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					     Answers to End-of-Chapter Questions – Chapter 12
 1. Securities in the mortgage markets are collateralized by real estate.

 2. Balloon loans require that a large final payment be made to pay off the remaining principal balance.
    Amortizing loans are structured so that equal monthly payments are made such that the total of all
    payments cover both interest and principal over the lifetime of the loan.

 3. The global market for loans results in competition that keeps the rates low.

 4. Discounts points paid when a loan is initiated result in a reduced interest rate. If the borrower plans to
    hold on to the loan long enough for the value of the reduced interest rate to exceed the up-front cost
    of the points, it is a good idea to elect to pay them.

 5. A lien is a publicly recorded claim on a piece of real property that has been pledged as collateral.
    Mortgage lenders file liens to secure loans.

 6. The down payment means that if the borrower chooses not make payments on the loan, the borrower
    will suffer some financial loss. This increases the likelihood that the borrower will continue to make
    the promised payments.

 7. Lenders may require private mortgage insurance.

 8. Most mortgage loans are sold to government agencies. These agencies establish criteria for which
    loans they will accept. If the loans do not meet these criteria, the initiating bank cannot sell them.

 9. The Veterans Administration and the Federal Housing Administration guarantee lenders against
    losses from loans insured by them. Conventional loans do not have this guarantee, so the lender
    usually requires private mortgage insurance.

10. The loan is an adjustable-rate mortgage on which the interest rate is set at 2 percentage points above
    the prevailing Treasury bill rate. The interest rate can increase or decrease no more than 2% in one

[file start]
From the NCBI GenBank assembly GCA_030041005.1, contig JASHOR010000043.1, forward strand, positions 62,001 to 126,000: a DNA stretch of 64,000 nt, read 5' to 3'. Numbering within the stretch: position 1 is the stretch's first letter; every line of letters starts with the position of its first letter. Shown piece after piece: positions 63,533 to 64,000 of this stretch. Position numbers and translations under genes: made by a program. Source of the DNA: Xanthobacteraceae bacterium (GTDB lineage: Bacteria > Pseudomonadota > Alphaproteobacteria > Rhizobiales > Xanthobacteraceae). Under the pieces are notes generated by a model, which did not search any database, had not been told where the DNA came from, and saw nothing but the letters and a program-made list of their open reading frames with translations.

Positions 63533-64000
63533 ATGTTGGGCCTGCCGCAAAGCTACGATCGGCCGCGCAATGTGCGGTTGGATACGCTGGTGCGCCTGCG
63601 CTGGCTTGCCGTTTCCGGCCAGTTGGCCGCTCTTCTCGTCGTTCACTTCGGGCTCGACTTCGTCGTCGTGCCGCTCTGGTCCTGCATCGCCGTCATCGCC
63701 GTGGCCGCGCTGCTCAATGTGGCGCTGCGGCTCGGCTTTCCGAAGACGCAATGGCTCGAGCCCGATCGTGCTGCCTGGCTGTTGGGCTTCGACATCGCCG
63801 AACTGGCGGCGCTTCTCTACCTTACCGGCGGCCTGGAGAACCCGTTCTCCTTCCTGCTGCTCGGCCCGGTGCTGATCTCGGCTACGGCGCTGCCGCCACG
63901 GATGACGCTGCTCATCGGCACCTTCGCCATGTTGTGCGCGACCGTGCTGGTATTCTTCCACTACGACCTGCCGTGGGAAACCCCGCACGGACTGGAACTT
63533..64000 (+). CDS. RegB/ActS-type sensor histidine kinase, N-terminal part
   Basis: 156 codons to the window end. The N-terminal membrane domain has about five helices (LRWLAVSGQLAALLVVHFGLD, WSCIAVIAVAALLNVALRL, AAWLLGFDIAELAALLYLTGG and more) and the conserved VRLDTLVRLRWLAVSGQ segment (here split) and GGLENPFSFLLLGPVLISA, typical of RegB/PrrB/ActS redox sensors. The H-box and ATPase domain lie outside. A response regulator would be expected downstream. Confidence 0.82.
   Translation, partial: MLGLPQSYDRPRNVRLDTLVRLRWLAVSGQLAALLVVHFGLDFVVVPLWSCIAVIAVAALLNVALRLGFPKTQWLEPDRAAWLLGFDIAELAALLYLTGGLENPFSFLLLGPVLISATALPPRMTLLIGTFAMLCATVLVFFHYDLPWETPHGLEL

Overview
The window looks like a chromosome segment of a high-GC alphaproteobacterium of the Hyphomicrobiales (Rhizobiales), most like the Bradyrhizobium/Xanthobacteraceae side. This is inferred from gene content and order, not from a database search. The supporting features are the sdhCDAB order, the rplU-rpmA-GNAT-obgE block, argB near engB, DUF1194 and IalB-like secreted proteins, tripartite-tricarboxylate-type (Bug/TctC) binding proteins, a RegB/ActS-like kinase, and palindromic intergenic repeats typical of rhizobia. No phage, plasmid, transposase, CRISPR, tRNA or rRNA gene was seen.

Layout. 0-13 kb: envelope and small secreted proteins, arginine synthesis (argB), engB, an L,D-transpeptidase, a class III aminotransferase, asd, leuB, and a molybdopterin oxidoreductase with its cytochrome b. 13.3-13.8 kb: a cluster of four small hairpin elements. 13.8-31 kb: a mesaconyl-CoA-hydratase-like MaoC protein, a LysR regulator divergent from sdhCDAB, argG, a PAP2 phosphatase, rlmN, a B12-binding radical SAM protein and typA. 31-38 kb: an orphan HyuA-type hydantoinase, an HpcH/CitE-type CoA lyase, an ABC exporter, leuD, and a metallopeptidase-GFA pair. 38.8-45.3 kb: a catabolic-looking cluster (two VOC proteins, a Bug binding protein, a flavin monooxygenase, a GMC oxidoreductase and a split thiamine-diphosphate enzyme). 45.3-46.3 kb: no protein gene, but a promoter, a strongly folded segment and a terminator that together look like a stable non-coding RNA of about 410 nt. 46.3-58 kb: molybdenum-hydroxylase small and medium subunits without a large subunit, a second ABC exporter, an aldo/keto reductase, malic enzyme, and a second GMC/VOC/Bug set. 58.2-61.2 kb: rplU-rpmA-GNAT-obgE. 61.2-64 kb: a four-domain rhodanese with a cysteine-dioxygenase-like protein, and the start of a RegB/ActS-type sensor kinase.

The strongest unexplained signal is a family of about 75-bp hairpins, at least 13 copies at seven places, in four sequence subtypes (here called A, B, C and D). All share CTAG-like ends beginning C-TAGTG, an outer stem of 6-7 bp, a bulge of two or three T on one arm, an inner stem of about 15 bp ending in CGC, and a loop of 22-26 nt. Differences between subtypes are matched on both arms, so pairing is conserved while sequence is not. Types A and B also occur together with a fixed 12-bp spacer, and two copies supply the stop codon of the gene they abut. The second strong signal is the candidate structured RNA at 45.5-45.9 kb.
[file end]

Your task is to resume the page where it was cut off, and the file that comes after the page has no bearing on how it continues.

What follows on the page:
year and no more than 6% over its life.

12. The IRS allows the interest paid on first and second mortgage loans to be deducted from income
    before computing the amount of taxes due. This tax shield lowers the effective rate of interest on the
    mortgages.

13. The bank accepts the home as security and advances money each month. When the borrower dies, the
    borrower’s estate sells the property to retire the debt.

14. A mortgage-backed security is one which has a pool of mortgages pledged as collateral.

15. The payments on a pool of mortgages are sent by the borrowers to a trustee, who then passes the
    payments through to holders of securities that are backed by the pass-through.


     Quantitative Problems
 1. Compute the required monthly payment on a $80,000 30-year, fixed-rate mortgage with a nominal
    interest rate of 5.80%. How much of the payment goes toward principal and interest during the first
    year?
64    Mishkin/Eakins • Financial Markets and Institutions, Sixth Edition


     Solution: The monthly mortgage payment is computed as:
               N = 360; I = 5.8/12; PV = 80,000; FV = 0
               Compute PMT; PMT = $469.40
                 The amortization schedule is as follows:

                                 Beginning                             Interest    Principal   Ending
                 Month            Balance           Payment              Paid        Paid      Balance
                  1              $80,000.00         $ 469.40           $ 386.67    $ 82.74     $79,917.26
                  2              $79,917.26         $ 469.40           $ 386.27    $ 83.14     $79,834.13
                  3              $79,834.13         $ 469.40           $ 385.86    $ 83.54     $79,750.59
                  4              $79,750.59         $ 469.40           $ 385.46    $ 83.94     $79,666.65
                  5              $79,666.65         $ 469.40           $ 385.06    $ 84.35     $79,582.30
                  6              $79,582.30         $ 469.40           $ 384.65    $ 84.75     $79,497.55